Data returned from signature functions will be in packed binary form as well.
BUGS AND FEEDBACKWould be nice to implement progress feedback during key generation.
Functions are all named for the signature side of things. i think they can be used for encryption as well, though that introduces padding issues.
The test suite is currently only testing against itself, rather than using external test vectors.
Produce various string representations (ASN1, OpenPGP, S-EXP etc) of the keys?
Read keys from various string representations (ASN1, OpenPGP, S-EXP, etc)?
Crypt::Nettle::RSA causes perl to load libhogweed and libgmp, while the other Crypt::Nettle modules don't. It'd be nice to make this extra load contingent only on the use of Crypt::Nettle::RSA, so that (for example) users who just want Crypt::Nettle::Cipher don't pay the extra cost.
Crypt::Nettle::RSA has no other known bugs, mostly because no one has found them yet. Please write mail to the maintainer ([email protected]) with your contributions, comments, suggestions, bug reports or complaints.
AUTHORS AND CONTRIBUTORSDaniel Kahn Gillmor <[email protected]>
COPYRIGHT AND LICENSECopyright AX Daniel Kahn Gillmor
Crypt::Nettle::RSA is free software, you may redistribute it and/or modify it under the GPL version 2 or later (your choice). Please see the COPYING file for the full text of the GPL.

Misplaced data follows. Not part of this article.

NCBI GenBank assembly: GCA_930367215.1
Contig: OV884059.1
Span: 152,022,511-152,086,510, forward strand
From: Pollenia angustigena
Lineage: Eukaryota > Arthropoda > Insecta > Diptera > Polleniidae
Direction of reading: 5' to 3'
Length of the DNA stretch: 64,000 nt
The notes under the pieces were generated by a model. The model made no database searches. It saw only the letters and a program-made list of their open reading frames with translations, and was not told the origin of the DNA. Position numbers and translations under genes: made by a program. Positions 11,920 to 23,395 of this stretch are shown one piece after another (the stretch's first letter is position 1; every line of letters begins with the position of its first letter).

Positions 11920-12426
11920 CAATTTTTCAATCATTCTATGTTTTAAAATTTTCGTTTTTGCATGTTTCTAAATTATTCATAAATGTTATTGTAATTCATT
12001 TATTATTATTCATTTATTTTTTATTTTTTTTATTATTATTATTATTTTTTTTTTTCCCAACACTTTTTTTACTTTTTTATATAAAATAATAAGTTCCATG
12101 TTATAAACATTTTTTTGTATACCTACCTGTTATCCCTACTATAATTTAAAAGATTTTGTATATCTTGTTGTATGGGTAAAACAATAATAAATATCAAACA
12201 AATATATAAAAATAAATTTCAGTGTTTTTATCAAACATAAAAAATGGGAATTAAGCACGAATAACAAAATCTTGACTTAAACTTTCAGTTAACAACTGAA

DISCLAIMERThis software is provided by the copyright holders and contributors ``as is'' and any express or implied warranties, including, but not limited to, the implied warranties of merchantability and fitness for a particular purpose are disclaimed. In no event shall the contributors be liable for any direct, indirect, incidental, special, exemplary, or consequential damages (including, but not limited to, procurement of substitute goods or services; loss of use, data, or profits; or business interruption) however caused and on any theory of liability, whether in contract, strict liability, or tort (including negligence or otherwise) arising in any way out of the use of this software, even if advised of the possibility of such damage.